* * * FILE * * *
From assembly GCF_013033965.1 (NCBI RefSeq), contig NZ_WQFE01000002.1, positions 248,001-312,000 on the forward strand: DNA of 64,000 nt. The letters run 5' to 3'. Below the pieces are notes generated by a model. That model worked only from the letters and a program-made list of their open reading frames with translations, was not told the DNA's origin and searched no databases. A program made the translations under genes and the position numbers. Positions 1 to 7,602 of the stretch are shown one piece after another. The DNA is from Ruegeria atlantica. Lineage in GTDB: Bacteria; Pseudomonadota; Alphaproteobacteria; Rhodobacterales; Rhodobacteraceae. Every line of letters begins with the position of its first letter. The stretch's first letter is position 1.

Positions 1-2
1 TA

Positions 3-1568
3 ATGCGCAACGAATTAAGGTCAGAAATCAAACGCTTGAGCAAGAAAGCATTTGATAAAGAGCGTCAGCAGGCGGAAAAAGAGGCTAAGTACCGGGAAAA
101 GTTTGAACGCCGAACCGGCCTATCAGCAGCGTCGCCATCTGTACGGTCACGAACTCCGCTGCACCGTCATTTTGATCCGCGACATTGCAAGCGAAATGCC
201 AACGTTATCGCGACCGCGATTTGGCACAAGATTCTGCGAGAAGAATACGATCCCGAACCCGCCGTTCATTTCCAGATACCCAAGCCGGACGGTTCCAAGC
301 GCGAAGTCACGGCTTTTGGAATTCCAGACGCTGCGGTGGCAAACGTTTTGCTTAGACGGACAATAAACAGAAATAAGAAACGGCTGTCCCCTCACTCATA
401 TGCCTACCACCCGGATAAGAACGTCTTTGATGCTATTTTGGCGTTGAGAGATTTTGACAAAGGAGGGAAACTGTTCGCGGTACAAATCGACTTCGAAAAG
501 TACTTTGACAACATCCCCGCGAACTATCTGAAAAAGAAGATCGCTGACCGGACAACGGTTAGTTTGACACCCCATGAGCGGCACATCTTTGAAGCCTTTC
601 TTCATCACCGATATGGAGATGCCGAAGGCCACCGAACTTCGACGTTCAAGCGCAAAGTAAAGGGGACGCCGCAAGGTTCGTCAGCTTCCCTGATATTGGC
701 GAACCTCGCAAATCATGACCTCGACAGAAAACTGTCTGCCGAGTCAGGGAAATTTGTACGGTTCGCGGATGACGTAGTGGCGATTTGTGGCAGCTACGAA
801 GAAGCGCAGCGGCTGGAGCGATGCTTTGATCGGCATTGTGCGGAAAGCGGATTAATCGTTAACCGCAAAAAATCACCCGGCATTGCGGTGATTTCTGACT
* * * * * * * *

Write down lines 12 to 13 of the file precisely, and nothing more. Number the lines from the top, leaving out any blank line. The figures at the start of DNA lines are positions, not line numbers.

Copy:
701 GAACCTCGCAAATCATGACCTCGACAGAAAACTGTCTGCCGAGTCAGGGAAATTTGTACGGTTCGCGGATGACGTAGTGGCGATTTGTGGCAGCTACGAA
801 GAAGCGCAGCGGCTGGAGCGATGCTTTGATCGGCATTGTGCGGAAAGCGGATTAATCGTTAACCGCAAAAAATCACCCGGCATTGCGGTGATTTCTGACT